It’s always good to find writers you appreciate writing well about the stories you love. Even though I can’t yet bring myself to reread the Harry Potter series, I always enjoy reading things about the story of “the boy who lived,” including the essays by Alan Jacobs about Potter’s adventures. So I was doubly-glad to see him posting some reflections on The Lord of the Rings. The context: a response to some thoughts from British science fiction writer Adam Roberts on the possibility of healing. Jacobs writes:
I would say that healing is not only possible for Tolkien but inevitable — and yet inevitable in a very curious way. That magnificent moment in The Lord of the Rings when Sam, having expected to die on Mount Doom, awakens to find that he is alive and so is Frodo and so is Gandalf and so cries, “Is everything sad going to come untrue?” — surely this is the most perfect embodiment in his writings of what Tolkien calls “eucatastrophe”
“Eucatastrophe,” of course, it the word Tolkien used as a contrast to catastrophe: in this case, a good and joyful ending. Jacobs wisely notes that victory in Middle Earth is never as final as one might like. The most recent sense of that can be found in the cinematic version of The Hobbit, where we see the confrontation between the White Council and a reemerging Sauron. Jacobs goes on to say:
That all victories over evil are contingent and limited and temporary is a strong theme here — and the forgetfulness of all the races of Middle Earth tends to reinforce those limits, and makes the return of evil more likely even among those who start out with “clean earth to till.”
And so, as Tolkien puts it (and Jacobs echoes) there is a long defeat that points to some ultimate, final victory. But it is not this day.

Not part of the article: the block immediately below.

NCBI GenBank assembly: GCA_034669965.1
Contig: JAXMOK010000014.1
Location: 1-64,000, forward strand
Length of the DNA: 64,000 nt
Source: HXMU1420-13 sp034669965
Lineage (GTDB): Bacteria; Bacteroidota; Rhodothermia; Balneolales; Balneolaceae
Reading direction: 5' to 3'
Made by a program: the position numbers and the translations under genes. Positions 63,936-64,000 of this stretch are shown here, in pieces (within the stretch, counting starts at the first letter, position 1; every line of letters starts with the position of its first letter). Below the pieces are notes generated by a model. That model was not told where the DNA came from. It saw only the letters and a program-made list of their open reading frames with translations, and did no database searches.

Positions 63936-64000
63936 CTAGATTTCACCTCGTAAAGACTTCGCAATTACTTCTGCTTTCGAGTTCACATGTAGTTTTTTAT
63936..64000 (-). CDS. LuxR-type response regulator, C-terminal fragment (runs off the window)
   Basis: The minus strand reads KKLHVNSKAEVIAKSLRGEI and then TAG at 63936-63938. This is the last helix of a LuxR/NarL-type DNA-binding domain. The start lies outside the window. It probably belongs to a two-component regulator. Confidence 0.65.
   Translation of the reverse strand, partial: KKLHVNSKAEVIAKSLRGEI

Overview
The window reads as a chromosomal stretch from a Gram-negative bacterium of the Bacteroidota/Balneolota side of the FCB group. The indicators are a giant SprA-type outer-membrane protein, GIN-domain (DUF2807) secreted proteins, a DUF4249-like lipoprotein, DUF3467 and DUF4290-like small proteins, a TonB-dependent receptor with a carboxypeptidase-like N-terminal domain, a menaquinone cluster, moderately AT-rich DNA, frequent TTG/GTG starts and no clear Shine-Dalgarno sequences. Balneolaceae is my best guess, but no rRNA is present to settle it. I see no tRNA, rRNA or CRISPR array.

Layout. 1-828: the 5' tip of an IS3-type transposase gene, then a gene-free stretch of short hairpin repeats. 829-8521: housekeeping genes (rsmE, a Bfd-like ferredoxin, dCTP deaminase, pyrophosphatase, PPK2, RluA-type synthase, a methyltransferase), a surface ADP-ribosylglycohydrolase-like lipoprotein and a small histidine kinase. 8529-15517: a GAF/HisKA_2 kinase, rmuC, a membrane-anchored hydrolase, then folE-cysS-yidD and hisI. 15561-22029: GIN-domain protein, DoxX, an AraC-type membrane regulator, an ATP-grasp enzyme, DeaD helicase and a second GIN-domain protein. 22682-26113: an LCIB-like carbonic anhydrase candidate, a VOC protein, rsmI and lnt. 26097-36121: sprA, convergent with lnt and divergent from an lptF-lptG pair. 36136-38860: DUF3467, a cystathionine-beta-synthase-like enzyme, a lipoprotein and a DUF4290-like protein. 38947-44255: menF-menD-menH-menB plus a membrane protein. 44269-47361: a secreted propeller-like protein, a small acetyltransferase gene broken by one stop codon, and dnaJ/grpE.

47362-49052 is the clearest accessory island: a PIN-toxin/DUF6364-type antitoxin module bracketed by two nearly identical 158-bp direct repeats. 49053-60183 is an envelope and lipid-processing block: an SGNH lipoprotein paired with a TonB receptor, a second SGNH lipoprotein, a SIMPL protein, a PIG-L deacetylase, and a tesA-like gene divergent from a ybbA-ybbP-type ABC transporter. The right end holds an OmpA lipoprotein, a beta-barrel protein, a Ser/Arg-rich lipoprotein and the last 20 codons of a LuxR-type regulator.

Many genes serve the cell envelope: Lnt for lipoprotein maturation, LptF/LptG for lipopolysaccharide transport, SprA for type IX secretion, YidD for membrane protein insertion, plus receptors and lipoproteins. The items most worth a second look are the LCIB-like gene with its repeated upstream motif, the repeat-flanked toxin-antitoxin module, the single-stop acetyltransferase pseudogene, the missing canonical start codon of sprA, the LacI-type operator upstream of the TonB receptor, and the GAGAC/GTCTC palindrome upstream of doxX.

There will be, then, a “final victory,” but that will be (to return to the quotation from “On Fairy Stories”) “beyond the walls of the world.” Within the walls of the world all victories, all healing, will be temporary and imperfect — eucatastrophic only in the short term. In the longer term the effects of even the most heroic and righteous deeds will seem so narrow and brief that they will scarcely seem worth doing.
Which is why, for Tolkien, the best impetus to heroic and righteous deeds comes from some intuition of a final victory not in history but beyond history. To lack that intuition while clearly seeing the “long defeat” of history clearly is the curse of Denethor — not a person, for all his wisdom, to envy. For Tolkien, the suspicion that there is some perfect righteousness “beyond the walls of the world” is what prompts righteousness and generosity in the here and now. It’s what might make some of us strive to “uproot evil in the fields that we know, so that those who live after might have clean earth to till.”
It’s a beautiful post. You can read all of it here. And, as always, you can read your way into the world of “the long defeat” in The Hobbit and The Lord of the Rings.
(image from the University of Leicester)